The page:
Writing Excuses, Week Three

Here’s a late, random post. I promised I would post about Writing Excuses, and I don’t break my promises. At least, not often.

So, week three of Writing Excuses was the “Wild Card” week. That’s the one week where they have a guest speaker and the show reverts to its former format. Instead of writing exercises there’s a writing prompt at the end of the episode.

This week’s Wild Card Guest was Cherie Priest, expert and writer of Lovecraftian Horror. A good portion of the episode was spent pinning down that element of Lovecraft that is so riveting and terrifying.

Ultimately it was decided that a sense of futility, coupled with the gradual deterioration of the character’s sanity makes for an undeniable intrigue. It’s fiction written to frighten atheists, using an antagonist that is undoubtedly greater than mankind.

Again, I don’t want to rehash the whole episode here, so if you’re interested in learning more about the fascinating landscape of Lovecraftian Horror, click here.

At the end of the episode was the following prompt:

Take a character and from their point of view describe their reaction to something horrific and awful, but don’t describe the thing itself.

I’m sad to say that I didn’t participate. I plan to at some point, and this would be a great exercise for my horror piece, The Portrait, but right now isn’t the time. I’ve got too much school work and fantasy fiction thriving to try and section off another quadrant of my brain. There comes a point where even ADD can’t help me keep everything straight.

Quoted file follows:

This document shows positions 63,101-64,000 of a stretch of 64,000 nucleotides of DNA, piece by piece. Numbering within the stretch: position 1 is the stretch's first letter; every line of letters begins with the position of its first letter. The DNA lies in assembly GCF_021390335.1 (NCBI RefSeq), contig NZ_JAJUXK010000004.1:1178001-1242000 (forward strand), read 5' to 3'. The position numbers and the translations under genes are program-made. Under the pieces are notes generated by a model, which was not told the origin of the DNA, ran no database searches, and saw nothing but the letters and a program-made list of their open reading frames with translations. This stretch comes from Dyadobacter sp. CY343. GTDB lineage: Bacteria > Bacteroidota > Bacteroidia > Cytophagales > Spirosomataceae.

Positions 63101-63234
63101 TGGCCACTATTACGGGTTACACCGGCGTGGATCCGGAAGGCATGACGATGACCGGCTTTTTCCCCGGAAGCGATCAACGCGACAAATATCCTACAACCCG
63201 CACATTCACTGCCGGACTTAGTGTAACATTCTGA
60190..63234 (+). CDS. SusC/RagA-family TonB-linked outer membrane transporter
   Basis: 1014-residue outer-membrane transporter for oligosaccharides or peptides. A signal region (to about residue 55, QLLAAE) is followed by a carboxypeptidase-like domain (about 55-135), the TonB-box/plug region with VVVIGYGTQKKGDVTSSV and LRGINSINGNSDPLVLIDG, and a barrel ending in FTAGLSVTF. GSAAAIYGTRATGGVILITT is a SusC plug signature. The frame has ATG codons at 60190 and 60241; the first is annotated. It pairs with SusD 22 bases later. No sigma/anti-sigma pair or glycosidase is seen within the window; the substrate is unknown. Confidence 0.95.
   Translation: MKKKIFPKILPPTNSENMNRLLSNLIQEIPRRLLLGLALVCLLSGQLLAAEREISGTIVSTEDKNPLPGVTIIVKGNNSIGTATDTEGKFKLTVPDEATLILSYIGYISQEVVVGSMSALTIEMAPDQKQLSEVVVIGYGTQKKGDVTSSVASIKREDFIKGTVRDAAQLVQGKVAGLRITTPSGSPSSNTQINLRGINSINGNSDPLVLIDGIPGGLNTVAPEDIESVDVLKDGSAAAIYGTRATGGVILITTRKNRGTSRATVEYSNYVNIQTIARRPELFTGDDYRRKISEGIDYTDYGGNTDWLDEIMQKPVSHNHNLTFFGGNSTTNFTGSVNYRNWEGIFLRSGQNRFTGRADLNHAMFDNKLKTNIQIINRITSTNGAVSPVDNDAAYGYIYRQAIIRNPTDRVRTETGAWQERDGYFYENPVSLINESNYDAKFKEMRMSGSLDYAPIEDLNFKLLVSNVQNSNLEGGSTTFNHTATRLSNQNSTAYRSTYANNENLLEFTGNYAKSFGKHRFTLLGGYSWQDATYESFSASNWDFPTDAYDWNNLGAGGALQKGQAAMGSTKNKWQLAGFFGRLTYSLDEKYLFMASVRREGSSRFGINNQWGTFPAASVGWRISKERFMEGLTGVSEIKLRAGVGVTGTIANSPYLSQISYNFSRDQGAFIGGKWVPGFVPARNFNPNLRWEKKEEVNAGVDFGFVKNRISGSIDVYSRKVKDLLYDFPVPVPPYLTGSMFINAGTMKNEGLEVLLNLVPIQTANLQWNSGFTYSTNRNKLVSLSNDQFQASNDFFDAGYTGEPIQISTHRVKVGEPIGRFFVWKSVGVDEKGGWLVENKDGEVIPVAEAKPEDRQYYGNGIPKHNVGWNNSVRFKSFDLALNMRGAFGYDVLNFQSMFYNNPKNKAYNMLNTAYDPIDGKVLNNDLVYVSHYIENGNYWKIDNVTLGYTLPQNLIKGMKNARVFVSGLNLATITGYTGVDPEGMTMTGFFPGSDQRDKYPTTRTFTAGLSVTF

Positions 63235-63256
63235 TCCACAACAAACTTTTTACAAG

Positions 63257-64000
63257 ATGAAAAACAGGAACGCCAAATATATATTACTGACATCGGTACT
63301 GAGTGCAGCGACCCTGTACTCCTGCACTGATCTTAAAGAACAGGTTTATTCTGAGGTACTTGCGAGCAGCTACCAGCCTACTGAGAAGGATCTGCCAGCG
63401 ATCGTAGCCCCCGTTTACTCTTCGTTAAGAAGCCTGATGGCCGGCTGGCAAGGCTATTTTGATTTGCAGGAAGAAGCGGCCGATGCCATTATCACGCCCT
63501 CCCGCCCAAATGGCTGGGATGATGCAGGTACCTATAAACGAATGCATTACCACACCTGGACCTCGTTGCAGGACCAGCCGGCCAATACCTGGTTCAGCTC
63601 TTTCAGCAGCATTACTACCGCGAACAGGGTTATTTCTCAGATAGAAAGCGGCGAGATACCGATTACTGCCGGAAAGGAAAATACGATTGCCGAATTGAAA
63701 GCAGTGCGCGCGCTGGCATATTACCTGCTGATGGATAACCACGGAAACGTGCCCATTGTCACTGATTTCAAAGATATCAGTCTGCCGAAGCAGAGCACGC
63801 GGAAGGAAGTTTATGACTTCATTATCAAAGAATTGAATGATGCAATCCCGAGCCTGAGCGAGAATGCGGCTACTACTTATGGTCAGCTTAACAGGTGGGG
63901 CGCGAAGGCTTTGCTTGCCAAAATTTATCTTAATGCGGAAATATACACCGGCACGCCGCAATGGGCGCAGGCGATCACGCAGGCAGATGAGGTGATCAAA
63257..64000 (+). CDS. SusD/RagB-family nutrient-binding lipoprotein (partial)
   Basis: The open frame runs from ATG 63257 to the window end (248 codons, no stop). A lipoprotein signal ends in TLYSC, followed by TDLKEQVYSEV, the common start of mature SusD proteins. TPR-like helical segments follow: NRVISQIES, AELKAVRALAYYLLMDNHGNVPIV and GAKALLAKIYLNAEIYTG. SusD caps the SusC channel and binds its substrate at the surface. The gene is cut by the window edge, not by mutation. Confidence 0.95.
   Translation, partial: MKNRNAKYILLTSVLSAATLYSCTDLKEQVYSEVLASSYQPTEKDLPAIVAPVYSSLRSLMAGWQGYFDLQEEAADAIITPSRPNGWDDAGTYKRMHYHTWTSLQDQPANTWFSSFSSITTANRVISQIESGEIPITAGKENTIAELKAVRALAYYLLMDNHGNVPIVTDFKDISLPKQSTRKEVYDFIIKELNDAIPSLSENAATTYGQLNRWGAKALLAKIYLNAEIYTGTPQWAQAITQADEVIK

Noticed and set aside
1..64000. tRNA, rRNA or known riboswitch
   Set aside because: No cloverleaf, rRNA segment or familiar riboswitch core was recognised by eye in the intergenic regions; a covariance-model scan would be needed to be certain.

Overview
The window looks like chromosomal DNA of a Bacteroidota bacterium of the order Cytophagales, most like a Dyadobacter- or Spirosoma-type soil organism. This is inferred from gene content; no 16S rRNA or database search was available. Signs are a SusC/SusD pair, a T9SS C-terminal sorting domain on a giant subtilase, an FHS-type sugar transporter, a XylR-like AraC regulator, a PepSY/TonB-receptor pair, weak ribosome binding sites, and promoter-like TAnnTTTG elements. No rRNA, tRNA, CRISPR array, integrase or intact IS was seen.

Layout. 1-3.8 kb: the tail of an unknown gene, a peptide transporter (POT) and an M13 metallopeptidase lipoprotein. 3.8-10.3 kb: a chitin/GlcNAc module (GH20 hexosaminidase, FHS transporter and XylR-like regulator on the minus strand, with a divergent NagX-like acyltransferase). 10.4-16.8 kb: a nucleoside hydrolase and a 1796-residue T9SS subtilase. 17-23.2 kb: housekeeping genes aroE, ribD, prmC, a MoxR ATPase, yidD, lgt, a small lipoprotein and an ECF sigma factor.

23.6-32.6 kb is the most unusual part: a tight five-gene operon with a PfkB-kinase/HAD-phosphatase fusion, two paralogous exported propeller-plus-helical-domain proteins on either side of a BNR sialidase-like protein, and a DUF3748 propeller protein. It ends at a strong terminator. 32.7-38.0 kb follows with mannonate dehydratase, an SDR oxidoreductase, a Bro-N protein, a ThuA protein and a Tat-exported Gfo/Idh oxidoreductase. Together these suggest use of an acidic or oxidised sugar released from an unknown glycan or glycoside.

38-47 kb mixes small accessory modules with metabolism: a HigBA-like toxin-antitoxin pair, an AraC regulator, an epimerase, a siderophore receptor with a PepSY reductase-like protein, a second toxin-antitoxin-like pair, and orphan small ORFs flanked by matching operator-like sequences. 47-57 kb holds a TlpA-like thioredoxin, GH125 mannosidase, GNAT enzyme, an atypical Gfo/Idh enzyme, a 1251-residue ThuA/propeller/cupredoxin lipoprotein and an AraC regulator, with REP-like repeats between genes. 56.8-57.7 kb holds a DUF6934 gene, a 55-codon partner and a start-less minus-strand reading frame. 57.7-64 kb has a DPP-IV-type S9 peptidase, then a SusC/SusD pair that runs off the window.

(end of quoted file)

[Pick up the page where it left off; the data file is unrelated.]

Anyway, I’m sorry for the short post. I’m keeping on top of my homework, which feels like an accomplishment in an of itself. I’m still reading, and if you haven’t visited the What I’m Reading page, it’s been updated. I’ll probably finish The Slow Regard of Silent Things within the next couple of days, which is threatening to stack up my book reviews!

And I want a second job?

I’m insane.

Have a good night blogland! Hopefully, I’ll see you soon.


2 thoughts on “Writing Excuses, Week Three

  1. I skipped this exercise too, as i was falling behind. I found their analysis of Lovecraft interesting though, especially the idea that the books popularity is partly about avoiding protagonist stupidity.

    • Yeah, the podcast itself was really interesting, and it made me want to read more Lovecraft than I have. Because it’s intelligent horror. Not slasher, not torture, but something a bit more terrifying, because the character is losing his mind scene by scene.

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